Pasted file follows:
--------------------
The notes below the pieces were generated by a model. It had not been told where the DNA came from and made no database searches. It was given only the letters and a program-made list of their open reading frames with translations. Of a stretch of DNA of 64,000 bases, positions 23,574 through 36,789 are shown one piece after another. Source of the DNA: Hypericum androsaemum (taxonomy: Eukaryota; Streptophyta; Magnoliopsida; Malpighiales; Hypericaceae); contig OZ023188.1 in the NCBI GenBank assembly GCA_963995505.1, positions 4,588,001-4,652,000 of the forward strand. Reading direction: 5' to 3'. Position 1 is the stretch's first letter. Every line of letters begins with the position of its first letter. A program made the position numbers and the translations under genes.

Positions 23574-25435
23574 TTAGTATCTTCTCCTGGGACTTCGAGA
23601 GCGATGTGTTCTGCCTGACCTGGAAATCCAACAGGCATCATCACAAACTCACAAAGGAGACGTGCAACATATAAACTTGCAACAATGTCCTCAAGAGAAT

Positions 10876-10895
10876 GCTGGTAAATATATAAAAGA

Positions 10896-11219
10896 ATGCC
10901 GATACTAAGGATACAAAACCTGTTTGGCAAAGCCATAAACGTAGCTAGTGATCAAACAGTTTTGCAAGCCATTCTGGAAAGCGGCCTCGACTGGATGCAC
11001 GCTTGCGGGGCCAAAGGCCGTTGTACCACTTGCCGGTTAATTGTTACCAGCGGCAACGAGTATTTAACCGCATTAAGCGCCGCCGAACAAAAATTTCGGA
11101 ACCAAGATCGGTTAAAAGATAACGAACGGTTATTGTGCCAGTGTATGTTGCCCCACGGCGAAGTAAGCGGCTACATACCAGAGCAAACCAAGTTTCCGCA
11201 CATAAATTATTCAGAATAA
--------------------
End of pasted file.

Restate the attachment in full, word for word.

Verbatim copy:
The notes below the pieces were generated by a model. It had not been told where the DNA came from and made no database searches. It was given only the letters and a program-made list of their open reading frames with translations. Of a stretch of DNA of 64,000 bases, positions 23,574 through 36,789 are shown one piece after another. Source of the DNA: Hypericum androsaemum (taxonomy: Eukaryota; Streptophyta; Magnoliopsida; Malpighiales; Hypericaceae); contig OZ023188.1 in the NCBI GenBank assembly GCA_963995505.1, positions 4,588,001-4,652,000 of the forward strand. Reading direction: 5' to 3'. Position 1 is the stretch's first letter. Every line of letters begins with the position of its first letter. A program made the position numbers and the translations under genes.

Positions 23574-25435
23574 TTAGTATCTTCTCCTGGGACTTCGAGA
23601 GCGATGTGTTCTGCCTGACCTGGAAATCCAACAGGCATCATCACAAACTCACAAAGGAGACGTGCAACATATAAACTTGCAACAATGTCCTCAAGAGAAT

Positions 10876-10895
10876 GCTGGTAAATATATAAAAGA

Positions 10896-11219
10896 ATGCC
10901 GATACTAAGGATACAAAACCTGTTTGGCAAAGCCATAAACGTAGCTAGTGATCAAACAGTTTTGCAAGCCATTCTGGAAAGCGGCCTCGACTGGATGCAC
11001 GCTTGCGGGGCCAAAGGCCGTTGTACCACTTGCCGGTTAATTGTTACCAGCGGCAACGAGTATTTAACCGCATTAAGCGCCGCCGAACAAAAATTTCGGA
11101 ACCAAGATCGGTTAAAAGATAACGAACGGTTATTGTGCCAGTGTATGTTGCCCCACGGCGAAGTAAGCGGCTACATACCAGAGCAAACCAAGTTTCCGCA
11201 CATAAATTATTCAGAATAA